Reviews

Four non-literal readings of Holy Scripture

These authors want Christians to consider new ways of understanding old texts

Biblical Amnesia, Scott W. Gustafson, Infinity Publishing, West Conshohocken, PA. 2004. 173 pages, soft cover. $19.95. 877-289-2665, www.buybooks ontheweb.com.

Christianity Without Fairy Tales, Jim Rigas, Pnevma Publications, 2420 Landwehr Rd., Northbrook, IL 60062-6921. 2004. 473 pages, soft cover. $22.50. 847-564-5633, rigasjim @aol.com.

Reading the Bible Again for the First Time, Marcus J. Borg, HarperSanFrancisco. 2001. 321 pages, soft cover. $14,95. www.bn.com.

Rescuing God from Christianity, Sven Erlandson, Heliographica, 2261 Market St., # 504, San Francisco, CA 94114. 2004. 210 pages, soft cover. $15.95. www.bn.com.

During the 1920s and 1930s, R.C.H. Lenski taught seminary students at the Lutheran seminary in Columbus, Ohio, (and also wrote in his multi-volume commentary on the New Testament) that there is no detail in all of Scripture which cannot be harmonized with every other detail.

By 1960, Lenski’s spiritual descendants in churches which became the ELCA were at a very different place. Bible faculty in Lutheran seminaries of the former ALC and LCA were introducing their students to historical biblical analysis, exposing them to insights (and, in some cases, theories later to be successfully challenged) set forth by European Scripture scholars, most of whom were Lutheran. They emphasized the diversity, not the unity, in the 66 Bible books.

(Seminary faculty at the LCMS’ St. Louis seminary flirted with some of these ideas in the 1960s, precipitating a split in the denomination, with the “progressives” eventually joining what became the ELCA.)

While ELCA — and most mainline Christian — clergy have known for at least 40 years that a literal, harmonized reading of the books of Scripture is problematic, the laity in most congregations have not become aware of the arguments until recently — in part, thanks to the assertions of a project called “The Jesus Seminar.”

Two other realities, however, have propelled mainline Christian lay people toward finding non-literal ways of understanding the Bible. One is the steady departure of young (and some not-so-young) people from mainline congregations. Among other things, they maintain they can’t reconcile Bible teaching with ongoing scientific discovery.

The other factor is the rise of right-wing, conservative biblical religionists in the U.S., evidenced by the dynamics that helped bring in the current government. This has alarmed some folk.

A steady stream of recent books have addressed the question, “Can we make sense out of the Bible without reading it literally?” Four recent titles answer the question with a resounding Yes!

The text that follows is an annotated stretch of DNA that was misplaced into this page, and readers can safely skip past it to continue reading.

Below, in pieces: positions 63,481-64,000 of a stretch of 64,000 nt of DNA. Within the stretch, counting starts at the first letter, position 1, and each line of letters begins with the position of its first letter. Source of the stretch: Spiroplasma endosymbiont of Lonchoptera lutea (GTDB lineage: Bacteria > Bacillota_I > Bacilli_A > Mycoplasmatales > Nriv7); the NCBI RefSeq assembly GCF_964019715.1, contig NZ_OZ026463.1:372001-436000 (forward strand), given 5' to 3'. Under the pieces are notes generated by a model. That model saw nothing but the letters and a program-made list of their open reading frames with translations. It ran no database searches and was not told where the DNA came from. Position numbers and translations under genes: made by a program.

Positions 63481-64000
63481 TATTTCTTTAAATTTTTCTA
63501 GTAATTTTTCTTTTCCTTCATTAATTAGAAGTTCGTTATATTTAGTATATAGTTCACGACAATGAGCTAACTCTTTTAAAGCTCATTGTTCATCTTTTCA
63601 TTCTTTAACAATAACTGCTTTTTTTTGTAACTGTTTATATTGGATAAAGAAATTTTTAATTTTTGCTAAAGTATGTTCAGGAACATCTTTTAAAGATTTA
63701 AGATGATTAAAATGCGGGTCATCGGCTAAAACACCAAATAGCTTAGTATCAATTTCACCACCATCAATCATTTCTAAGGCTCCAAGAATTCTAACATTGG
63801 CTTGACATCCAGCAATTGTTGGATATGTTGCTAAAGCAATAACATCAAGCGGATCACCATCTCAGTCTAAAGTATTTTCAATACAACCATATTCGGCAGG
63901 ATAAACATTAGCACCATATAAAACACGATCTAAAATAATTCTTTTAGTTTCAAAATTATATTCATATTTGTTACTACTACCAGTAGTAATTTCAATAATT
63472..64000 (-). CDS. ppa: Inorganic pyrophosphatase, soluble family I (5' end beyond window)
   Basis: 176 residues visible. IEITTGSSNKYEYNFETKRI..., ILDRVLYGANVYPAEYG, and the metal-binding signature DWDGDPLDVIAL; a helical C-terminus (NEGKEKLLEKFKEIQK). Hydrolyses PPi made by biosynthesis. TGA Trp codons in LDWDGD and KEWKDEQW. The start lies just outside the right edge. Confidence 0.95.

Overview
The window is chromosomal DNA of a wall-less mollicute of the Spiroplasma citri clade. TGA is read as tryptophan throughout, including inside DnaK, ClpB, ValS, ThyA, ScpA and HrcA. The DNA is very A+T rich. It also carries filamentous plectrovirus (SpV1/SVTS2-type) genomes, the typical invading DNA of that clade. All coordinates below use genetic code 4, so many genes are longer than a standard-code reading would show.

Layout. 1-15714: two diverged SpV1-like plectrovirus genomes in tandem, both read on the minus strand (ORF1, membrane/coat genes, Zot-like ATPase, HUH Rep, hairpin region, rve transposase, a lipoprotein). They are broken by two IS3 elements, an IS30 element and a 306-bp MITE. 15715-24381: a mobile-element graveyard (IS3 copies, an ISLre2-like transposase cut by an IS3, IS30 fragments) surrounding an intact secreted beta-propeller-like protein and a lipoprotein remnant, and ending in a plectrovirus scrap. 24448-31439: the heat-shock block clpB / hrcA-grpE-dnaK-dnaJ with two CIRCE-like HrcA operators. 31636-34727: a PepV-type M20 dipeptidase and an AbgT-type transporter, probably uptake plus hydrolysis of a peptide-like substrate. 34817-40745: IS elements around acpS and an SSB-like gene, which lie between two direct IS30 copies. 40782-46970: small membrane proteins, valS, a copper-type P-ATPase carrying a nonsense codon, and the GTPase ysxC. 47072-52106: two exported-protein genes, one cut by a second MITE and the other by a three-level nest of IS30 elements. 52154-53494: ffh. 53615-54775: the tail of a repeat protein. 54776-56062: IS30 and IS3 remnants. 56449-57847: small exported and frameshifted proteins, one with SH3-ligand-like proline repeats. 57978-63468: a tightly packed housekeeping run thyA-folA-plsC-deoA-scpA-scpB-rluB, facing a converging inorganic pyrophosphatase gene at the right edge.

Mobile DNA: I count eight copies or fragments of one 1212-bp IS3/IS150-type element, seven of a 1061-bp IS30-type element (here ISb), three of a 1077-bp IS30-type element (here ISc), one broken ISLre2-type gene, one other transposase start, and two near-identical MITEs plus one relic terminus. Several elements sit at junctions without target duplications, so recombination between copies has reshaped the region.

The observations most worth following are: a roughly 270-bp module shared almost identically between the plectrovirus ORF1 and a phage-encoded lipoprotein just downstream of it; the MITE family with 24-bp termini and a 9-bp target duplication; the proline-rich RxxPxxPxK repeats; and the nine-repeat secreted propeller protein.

Scott Gustafson, Jim Rigas, Marcus Borg (a member of the Jesus Seminar), and Sven Erlandson all believe there is no real future for Christianity if believers are expected and required to take everything in the Bible at face value. But their approaches are quite different, one from the other.

Rigas and Erlandson take an aggressive, almost combative approach to “biblical literalists.” In some ways, they almost foster a take-no-prisoners mentality. Rigas, the only writer of the four who lacks formal theological training, wants to reconcile Scripture with science. His hefty tome (in actual page count, a bargain at the price) draws on his training as an engineer to suggest how God may have spoken through writers who were scientifically pre-literate.

Erlandson has a controversy with conservative religionists who swagger about and set conditions on how people might be saved. An ELCA pastor’s son, his book is a fairly strident critique of what he sees to be fundamentalist naivete. The subtitle of his book says it best: “A closet Christian, non-Christian and Christmas Christian’s guide to radically rethinking God stuff.”

By contrast, Gustafson and Borg take a pastoral approach. Both clearly love the church but want to prepare it for what they see to be a radically challenging future. Gustafson borrows a concept from theologian Walter Bruggeman and uses it as the template for his entire book. He argues, in many ways persuasively, that there are two groups in culture — those who dominate others and those who refuse to do so. He sees Jesus, Paul and the prophets as models of the second option, and calls the church to imitate them.

Borg wants his readers to “take the Bible seriously but not literally.” He writes out of the context of a religion professor teaching in a secular university. He says his students identify Christianity with right-wing fundamentalism (which they almost universally reject). His writing is patient, almost gentle, calling Christians to read the Bible with new eyes.